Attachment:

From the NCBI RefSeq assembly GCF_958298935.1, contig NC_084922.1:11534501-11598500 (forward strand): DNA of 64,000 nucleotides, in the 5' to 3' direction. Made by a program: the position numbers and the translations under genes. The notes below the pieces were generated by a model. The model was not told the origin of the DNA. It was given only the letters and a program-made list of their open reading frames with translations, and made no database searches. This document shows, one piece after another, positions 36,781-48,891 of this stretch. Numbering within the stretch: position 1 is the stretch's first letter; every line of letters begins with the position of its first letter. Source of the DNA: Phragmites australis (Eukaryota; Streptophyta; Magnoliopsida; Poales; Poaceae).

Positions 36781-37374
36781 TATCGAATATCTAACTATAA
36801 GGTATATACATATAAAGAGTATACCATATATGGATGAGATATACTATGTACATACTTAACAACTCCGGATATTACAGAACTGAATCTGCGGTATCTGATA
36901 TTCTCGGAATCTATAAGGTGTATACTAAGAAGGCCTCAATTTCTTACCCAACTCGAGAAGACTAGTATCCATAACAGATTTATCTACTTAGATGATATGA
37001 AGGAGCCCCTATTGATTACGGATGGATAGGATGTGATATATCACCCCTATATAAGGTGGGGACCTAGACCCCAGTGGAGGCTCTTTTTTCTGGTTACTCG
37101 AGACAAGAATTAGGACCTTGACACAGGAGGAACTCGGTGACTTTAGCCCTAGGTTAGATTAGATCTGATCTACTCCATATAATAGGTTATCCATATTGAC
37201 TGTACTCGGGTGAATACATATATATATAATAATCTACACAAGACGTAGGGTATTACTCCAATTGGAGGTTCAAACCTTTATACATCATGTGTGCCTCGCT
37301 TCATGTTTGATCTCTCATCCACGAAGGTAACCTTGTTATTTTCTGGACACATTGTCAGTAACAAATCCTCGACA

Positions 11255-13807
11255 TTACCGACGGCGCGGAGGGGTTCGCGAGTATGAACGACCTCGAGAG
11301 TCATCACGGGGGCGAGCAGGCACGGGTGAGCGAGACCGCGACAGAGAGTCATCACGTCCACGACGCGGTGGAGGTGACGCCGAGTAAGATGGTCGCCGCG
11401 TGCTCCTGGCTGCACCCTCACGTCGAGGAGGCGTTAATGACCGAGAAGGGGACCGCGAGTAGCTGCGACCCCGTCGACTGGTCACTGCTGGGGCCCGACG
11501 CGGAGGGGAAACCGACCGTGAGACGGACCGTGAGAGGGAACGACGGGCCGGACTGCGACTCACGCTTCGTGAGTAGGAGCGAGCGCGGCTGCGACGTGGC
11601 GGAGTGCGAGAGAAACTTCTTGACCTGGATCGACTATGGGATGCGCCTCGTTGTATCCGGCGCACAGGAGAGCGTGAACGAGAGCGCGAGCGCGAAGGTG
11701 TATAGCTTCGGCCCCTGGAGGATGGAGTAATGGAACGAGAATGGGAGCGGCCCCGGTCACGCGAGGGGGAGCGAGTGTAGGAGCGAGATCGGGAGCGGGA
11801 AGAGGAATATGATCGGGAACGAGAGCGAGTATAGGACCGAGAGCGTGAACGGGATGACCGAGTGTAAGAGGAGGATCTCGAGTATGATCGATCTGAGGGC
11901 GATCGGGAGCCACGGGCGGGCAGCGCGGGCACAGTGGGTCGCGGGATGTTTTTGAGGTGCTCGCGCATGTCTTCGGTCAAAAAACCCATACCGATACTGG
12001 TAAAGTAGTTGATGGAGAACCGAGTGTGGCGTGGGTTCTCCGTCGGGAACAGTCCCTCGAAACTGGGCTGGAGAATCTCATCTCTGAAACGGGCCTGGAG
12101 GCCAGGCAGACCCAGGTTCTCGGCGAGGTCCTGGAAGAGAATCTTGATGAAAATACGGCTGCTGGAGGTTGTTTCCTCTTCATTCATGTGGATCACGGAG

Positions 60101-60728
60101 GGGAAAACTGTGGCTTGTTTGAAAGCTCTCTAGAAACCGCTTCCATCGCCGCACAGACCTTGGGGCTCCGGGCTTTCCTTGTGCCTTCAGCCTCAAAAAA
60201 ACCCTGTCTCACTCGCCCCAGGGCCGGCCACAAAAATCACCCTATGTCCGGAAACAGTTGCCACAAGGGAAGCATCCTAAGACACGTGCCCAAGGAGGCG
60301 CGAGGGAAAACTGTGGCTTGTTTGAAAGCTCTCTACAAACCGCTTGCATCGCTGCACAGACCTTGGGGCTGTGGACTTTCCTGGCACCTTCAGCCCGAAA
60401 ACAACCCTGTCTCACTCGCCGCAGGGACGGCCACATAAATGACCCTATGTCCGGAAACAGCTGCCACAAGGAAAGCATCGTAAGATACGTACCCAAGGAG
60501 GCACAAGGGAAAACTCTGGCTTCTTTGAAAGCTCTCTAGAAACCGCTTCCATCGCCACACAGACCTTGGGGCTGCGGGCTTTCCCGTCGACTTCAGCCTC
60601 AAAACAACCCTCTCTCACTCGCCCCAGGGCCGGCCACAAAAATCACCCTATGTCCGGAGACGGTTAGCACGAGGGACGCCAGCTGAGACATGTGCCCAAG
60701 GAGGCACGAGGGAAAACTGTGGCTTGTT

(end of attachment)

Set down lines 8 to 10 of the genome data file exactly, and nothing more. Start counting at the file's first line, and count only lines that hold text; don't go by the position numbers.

37201 TGTACTCGGGTGAATACATATATATATAATAATCTACACAAGACGTAGGGTATTACTCCAATTGGAGGTTCAAACCTTTATACATCATGTGTGCCTCGCT
37301 TCATGTTTGATCTCTCATCCACGAAGGTAACCTTGTTATTTTCTGGACACATTGTCAGTAACAAATCCTCGACA

Positions 11255-13807